On Wed, Dec 11, 2019 at 09:06:33AM +1100, matthew green wrote: > "Andrew Doran" writes: > > Module Name: src > > Committed By: ad > > Date: Mon Dec 9 21:02:10 UTC 2019 > > > > Modified Files: > > src/sys/kern: kern_rwlock.c > > > > Log Message: > > Expunge the panicstr checks, we don't need them. > > can you explain why?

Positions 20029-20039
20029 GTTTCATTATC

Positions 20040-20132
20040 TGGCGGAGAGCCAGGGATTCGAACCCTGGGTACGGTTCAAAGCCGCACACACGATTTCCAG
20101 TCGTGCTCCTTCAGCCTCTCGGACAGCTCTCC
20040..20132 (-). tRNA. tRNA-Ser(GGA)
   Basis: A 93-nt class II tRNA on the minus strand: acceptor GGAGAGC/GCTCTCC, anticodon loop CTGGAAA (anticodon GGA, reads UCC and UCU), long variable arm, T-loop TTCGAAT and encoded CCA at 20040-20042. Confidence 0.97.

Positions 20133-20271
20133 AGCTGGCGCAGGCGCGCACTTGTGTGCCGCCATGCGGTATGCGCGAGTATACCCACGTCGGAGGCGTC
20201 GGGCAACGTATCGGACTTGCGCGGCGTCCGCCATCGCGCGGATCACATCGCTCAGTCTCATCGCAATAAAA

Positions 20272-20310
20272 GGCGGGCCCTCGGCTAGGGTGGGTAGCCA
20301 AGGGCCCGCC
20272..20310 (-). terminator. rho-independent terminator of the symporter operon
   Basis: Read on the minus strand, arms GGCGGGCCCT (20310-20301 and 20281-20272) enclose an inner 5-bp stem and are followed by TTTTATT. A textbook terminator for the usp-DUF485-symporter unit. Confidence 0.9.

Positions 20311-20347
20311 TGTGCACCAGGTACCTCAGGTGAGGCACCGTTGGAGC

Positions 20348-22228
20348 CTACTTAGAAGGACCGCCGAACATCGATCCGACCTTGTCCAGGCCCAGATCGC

Sure, I have developed a bit of a feel for it after years off watching the thing panic. The checks to not go too hard on the assertions once panicstr are set are pretty good in my experience - we don't want that to snowball. The ones that disable locking were of some kind of use (at least to me) back in 2007 before we had a decent LOCKDEBUG setup for the newlock2 primitives. So it sprang out of development requirements and an uncertainty about all how this new synchronization stuff was going to behave in practice more than a desire to do the right thing. On a uniprocessor or dual core box back then the panicstr checks didn't really seem to have many bad effects, but with more CPUs it often seems to make the crash much worse than it needs to be and I keep bumping into the effects of it. Here's a craptacular example: http://www.netbsd.org/~ad/ That's kind of amusing to look at and it's only my framebuffer memory but I worry that it could just as well be inodes or mbufs or anything else that belongs to the user, and I think that until the CPUs are locked up and activity stopped, the thing needs to keep working as properly as it can. > what sort of crash-time testing did you perform? That the system can be debugged and reset cleanly. If we've got code in DDB that hangs up or crashdups don't work then that's something we should fix. I've not run into any in a long time, they seem to get fixed. Do you have a particular concern or something else in mind? Cheers, Andrew